== Brain imaging/brain investigation techniques ==

Revision as of 15:43, 4 December 2019

Approximately 60+~ factual questions (no essay style necessary) about the most important basic concepts, scholars, inventors, techniques, disorders.... (concepts again detailed below), plus knowing what some important acronyms stand for, plus being able to graphically position some basic neuroanatomical landmarks in a schematic brain. Since the field of cognitive neuroscience nowadays uses a lot of acronyms, it is important to know some of them, so please look at the acronyms again. All in all, a good overview and not knowing every detail should be achieved.

The concepts according to their chronological occurrence during the lecture: You should be able to name always some important representatives of the following “concepts” or issues: aspire to remember 5-10, at least 3 of every kind.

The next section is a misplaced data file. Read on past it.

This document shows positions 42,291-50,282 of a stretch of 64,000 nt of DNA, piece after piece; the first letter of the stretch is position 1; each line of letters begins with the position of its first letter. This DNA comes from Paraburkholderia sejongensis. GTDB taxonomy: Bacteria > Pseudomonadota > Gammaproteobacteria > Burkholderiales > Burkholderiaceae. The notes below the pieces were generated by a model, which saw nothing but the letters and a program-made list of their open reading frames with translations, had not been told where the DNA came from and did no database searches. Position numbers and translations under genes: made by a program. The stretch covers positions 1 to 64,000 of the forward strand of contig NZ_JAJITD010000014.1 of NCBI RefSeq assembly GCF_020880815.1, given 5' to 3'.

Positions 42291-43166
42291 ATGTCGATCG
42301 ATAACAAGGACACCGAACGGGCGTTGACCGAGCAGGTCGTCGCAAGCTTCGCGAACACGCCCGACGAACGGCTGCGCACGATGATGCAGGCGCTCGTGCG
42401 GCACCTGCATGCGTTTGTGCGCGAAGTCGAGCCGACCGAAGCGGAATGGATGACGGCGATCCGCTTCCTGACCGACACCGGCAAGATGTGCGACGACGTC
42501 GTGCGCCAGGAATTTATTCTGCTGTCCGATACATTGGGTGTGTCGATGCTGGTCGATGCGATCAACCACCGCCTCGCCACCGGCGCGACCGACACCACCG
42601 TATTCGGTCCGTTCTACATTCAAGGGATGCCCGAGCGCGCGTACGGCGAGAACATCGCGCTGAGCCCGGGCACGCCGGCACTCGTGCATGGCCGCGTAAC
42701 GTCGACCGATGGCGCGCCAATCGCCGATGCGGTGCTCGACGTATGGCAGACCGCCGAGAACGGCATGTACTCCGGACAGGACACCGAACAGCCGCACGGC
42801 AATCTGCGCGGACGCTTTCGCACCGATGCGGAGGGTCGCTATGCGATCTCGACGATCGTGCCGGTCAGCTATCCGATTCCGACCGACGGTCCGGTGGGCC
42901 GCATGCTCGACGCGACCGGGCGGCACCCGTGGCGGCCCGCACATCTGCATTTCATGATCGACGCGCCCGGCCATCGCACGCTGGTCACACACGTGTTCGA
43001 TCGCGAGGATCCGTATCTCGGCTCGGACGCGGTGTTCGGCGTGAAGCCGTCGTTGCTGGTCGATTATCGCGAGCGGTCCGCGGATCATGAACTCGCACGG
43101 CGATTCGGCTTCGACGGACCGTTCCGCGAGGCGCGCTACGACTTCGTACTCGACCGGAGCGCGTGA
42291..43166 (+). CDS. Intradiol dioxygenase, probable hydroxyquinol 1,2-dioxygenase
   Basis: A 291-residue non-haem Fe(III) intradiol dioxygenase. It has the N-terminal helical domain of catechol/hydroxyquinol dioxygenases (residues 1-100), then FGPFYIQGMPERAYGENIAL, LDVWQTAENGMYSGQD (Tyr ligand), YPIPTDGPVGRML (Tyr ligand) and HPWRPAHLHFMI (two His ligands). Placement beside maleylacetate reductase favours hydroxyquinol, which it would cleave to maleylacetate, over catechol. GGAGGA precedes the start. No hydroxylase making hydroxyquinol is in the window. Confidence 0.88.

Contents

Die 15 Fragen des Katalogs sind im Folgenden als Abschnittsüberschriften aufgeführt - bitte weiter ausfüllen und ausarbeiten:

Journals of Cognitive Neuroscience, especially Neurolinguistics

to be studied for the exam: "You should be able to name some of them, of course not all, maybe some 5."

typical journals in Neurolinguistics typical journals in Cognitive Neuroscience Impact Factor
Brain and Language (neurobiol. of lang.conference, NSL) Nature 38
NeuroImage Nature Neuroscience 15
Human Brain Mapping Nature Reviews Neuroscience 32
Journal of Neurolinguistics Science 32
International Journal of Language and Communication Disorders Trends in Cognitive Sciences 17
Language, Cognition and Neuroscience Trends in Neurosciences 14
Aphasiology Neuron 16
Bilingualism: Language and Cognition Cortex 6
Mind, Brain and Education Cerebral Cortex 7
Frontiers in Language Sciences /Psychology Cognition 3
Psychological Bulletin 16
PloS Biology 13
PNAS 10
Current Opinion in Neurobiology 7
Journal of Neuroscience 7
Journal of Cognitive Neuroscience 4
Brain Research 3
Cognitive Brain Research 3

Scimago journal ranking in language & linguistics

The "neutral" database: PubMed